New Modules

Today, Sylvia and I received 2 new Modules for the Eurorack Synthesizer we’re creating.

  • A couple of months ago, we purchased the 1st piece… the Case.
  • Our 1st Module was the “Double Helix Oscillator” by Pittsburgh Modular.
  • A few weeks ago, we bought the “qMI 2” a “MIDI-to-Control Voltage converter”. Made by Vermona Modular.

After a lot of research, planning our budget, saving our money and talking it over, last Thursday, Sylvia and I bought 2 new Modules:

Granted, we eat fried potatoes for supper every night and a can of soup for Lunch, when we go to work, but I have no idea how we managed to “save” and “pay for” those items. I’m not really that good at this type of money-juggling. I have enough trouble remembering to deduct each day’s purchases from our Checkbook. “Sylvia” is the financial Wizard in OUR family! I do my best to continually stay tuned-in to her energies and to act-on any suggestions she provides.

As for the timing of this purchase… THAT was also interesting… We bought these from “Detroit Modular” (see links above), which is located in Michigan. We ordered them Thursday morning and the expected delivery was “by Monday”. (It was shipped through the Post Office.) Up until Friday night, their Tracking information showed that our package was still traveling through the various States, on its way to us, here, in North Carolina. When I checked their Tracking information this morning, Saturday, it showed that it was to be delivered “today”!

We used the website “Modular Grid“, in order to learn about some of the Modules available and to create this Synthesizer using their free software.

  • It’s a great website. You can search for Modules by “Manufacturer’s Name”, “Function” (Oscillator, Envelope Generator, etc.) and can see which Modules have been released recently and which are the most popular. You can also build your own “on-screen” Synthesizer. Their software will keep track of how much money the total System will cost AND whether or not the Modules you selected will actually fit inside the Case you used.

​This is a picture of our “Modular Grid” Synthesizer. It shows which Modules we currently have and where I placed them. (Of course, they can always be moved. If needed.)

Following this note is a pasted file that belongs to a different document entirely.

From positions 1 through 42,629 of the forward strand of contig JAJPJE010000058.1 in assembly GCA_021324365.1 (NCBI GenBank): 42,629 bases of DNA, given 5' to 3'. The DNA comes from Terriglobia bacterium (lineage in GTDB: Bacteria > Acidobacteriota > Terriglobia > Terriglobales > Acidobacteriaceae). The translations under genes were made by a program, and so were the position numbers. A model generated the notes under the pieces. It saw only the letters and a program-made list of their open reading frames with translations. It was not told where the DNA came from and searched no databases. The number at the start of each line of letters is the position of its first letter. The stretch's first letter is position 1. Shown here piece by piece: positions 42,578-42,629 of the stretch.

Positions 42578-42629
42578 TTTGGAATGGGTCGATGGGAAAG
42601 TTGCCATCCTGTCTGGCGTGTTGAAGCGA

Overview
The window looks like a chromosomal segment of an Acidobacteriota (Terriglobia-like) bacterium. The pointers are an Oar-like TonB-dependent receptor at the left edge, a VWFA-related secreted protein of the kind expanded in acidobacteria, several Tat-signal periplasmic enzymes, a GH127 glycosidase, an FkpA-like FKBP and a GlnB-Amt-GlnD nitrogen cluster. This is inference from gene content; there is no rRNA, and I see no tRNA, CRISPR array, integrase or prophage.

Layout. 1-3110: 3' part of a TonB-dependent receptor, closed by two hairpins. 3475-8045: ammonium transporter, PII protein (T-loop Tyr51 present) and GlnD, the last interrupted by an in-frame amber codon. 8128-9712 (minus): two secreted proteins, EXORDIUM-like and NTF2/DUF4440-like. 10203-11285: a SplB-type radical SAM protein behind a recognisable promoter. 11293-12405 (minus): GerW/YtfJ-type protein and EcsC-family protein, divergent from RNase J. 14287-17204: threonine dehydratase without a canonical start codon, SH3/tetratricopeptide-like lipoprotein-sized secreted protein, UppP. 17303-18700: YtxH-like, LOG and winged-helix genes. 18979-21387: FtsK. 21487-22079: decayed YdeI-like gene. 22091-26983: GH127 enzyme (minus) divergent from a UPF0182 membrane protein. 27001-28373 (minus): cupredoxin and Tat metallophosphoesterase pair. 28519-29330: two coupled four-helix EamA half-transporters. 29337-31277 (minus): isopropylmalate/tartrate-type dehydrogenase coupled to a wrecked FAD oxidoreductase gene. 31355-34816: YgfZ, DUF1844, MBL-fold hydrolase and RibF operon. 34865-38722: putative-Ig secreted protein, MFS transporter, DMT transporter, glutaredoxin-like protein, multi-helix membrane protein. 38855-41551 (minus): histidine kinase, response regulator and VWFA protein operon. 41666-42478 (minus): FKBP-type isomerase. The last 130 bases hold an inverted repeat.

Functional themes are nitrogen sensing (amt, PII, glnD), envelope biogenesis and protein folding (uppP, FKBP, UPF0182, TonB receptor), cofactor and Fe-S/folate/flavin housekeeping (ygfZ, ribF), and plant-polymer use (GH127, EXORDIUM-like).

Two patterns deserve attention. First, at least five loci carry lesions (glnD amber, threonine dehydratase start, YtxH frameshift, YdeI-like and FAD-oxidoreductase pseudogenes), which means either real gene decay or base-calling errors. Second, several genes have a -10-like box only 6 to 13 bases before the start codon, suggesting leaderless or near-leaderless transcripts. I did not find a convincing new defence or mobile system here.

Although we currently have 4 Modules, we don’t enough Synthesizer elements to make a complete sound.

  • If you’re building your own “Modular” Synthesizer, and don’t know which “types” of Modules to buy, look at the classic “analog” Synths of the past. Two of the easiest ones to use, to follow the signal flow (sound) from start to finish, are the “Mini Moog” and the “ARP 2600”.
  • There are no locked-in-concrete rules with this but “basically”, you start with a sound source, such as an “Oscillator” So you’ll need a “VCO” (Voltage Controlled Oscillator). (“Voltage Controlled” simply means its Pitch can be changed by a frequency which is produced by one of your Modules. Putting a parameter under “Voltage Control” will not only make changes faster than you can “manually” change them, but it also means “random” and / or “very fast patterned” changes can be produced.)
  • Next, the Oscillator’s sound get filtered. So you’ll need a “VCF” (Voltage Controlled Filter”).
  • From there, the sound moves to a “VCA” (Voltage Controlled Amplifier”), then to a Mixer and finally, out to Speakers, a recording system, headphones, etc.
  • Also, because you’ll be using a “Voltage Controlled” Filter and Amplifier, you’ll want a Module which is designed to control them and this would be the “Envelope Generator”. Just as we use our mouth, tongue, breath and Voice Box, to “form” and “speak” words, an Envelope Generator produces Stages of voltages which control the opening and closing of the parameters of the VCF and VCA. (Of course, with Modular Synthesizers, almost any Module can be used to change the parameters of almost any other.)

Right now, Sylvia and I have an Oscillator, Envelope Generator, a “MIDI-to-CV” converter (so we can play notes in this “Analog” Synth using our “Digital” keyboard) and a Multiple.

  • The “Warna II” is a “Multiple”, Mixer and Inverter.

To complete the “building blocks”, we still need a VCA and VCF.

What I can tell about these Modules, especially the new ones is…

In just testing the Envelope Generator, I had to use the Multiple several times. At one point, I used 3 of its sections and 10 of its 15 Patch-Points. More than once, today, I told Sylvia: “It’s a good thing we bought this Multiple.”

It wasn’t just “a multiple”. We did a lot of research, watched a few videos and read several pages of descriptions before deciding on this particular Module. It has: